Supporting the Arts in Western Massachusetts and Beyond

March 27, 2017

Book Review: Comedy and Tragedy on the Mountain

by Shera Cohen

In a chatty, conversational manner, Jacqueline T. Lynch tells readers the story of Mt. Tom’s summer theatre in her most recent non-fiction book “Comedy and Tragedy on the Mountain.”

While this book could have easily become a textbook, Lynch presents an informal insight at both local history and regional theatre. At the same time, she is strict on detail and chronology. It is obvious that she has done her research.

Lynch blends the history of Valley theatre, yet never forgetting to lay it in the context of the region’s growth and economic history. Mt. Tom Playhouse is far more than a building; more importantly, it is the community of entrepreneurs, crews, actors, and audiences who built seven decades of comedy and tragedy in Holyoke, MA.

There’s a lot of name-dropping throughout the 250-pages. The book gives a close look at “who’s who” in theatre at the time. Delightful anecdotes by thespian locals – in particular, George Murphy and Barbara Bernard – give those readers who grew up, particularly in the 50’s and 60’s, a sense of time and place.  There’s also lots to tell about a young Hal Holbrook and other fledgling stars.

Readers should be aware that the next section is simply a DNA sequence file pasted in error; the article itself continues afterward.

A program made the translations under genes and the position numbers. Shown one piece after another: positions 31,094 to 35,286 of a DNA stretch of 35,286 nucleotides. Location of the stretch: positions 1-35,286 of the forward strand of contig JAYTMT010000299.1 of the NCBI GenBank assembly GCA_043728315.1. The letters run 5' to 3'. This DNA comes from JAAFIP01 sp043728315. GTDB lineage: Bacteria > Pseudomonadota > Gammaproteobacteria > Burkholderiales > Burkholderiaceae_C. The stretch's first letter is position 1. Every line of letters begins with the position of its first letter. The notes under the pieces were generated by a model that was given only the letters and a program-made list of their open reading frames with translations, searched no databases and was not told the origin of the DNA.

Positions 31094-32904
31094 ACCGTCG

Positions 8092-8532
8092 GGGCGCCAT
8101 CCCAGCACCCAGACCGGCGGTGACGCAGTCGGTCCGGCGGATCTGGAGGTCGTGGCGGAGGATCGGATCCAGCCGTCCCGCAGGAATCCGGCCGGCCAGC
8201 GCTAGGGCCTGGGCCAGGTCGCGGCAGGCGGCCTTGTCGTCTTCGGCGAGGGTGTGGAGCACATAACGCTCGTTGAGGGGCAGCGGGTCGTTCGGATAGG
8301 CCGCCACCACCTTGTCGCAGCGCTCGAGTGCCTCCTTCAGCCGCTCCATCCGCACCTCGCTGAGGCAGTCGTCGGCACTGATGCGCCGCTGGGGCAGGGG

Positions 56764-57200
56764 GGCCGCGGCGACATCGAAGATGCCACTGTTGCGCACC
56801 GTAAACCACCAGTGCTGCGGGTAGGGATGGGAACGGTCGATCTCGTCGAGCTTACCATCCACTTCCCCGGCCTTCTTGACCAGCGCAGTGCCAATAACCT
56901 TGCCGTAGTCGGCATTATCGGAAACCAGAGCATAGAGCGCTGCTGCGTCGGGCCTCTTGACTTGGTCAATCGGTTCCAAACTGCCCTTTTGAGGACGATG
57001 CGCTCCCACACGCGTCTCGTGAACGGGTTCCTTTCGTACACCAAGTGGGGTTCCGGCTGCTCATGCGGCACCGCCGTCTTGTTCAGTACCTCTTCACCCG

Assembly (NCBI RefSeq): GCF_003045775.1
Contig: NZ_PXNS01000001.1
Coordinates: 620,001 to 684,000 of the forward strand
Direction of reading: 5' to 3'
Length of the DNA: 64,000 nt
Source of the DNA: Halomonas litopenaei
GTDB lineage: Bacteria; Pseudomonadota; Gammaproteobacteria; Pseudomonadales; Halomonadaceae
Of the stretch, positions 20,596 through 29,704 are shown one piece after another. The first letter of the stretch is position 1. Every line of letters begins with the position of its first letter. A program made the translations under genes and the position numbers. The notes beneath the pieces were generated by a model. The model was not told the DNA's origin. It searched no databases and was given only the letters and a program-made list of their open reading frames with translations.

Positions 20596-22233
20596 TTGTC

It may or may not be true, but a picture is worth 1000 words. If this case, Lynch has put her hands-on dozens of photos of actors, sets, and playbills, all of which either take the reader down memory lane, whether he or she was there or not.

The story of Mt. Tom Playhouse is one of ups and downs; i.e. finances, audiences, media, and those with, or think they had, star power at the time. It is clear that for the close-knit group of people who essentially gave birth to this artistry atop a nearby mountain, it was a labor of love. It is nice to read about people who love what they are doing, which Lynch expresses to her readers in her own love of theatre.

The book is written for: anyone who lives in the Valley (past, present or both); those who enjoy theatre no matter where it is; and theatre history buffs. No piece of fiction or non-fiction is for everyone, but these three groups certainly include a lot of people.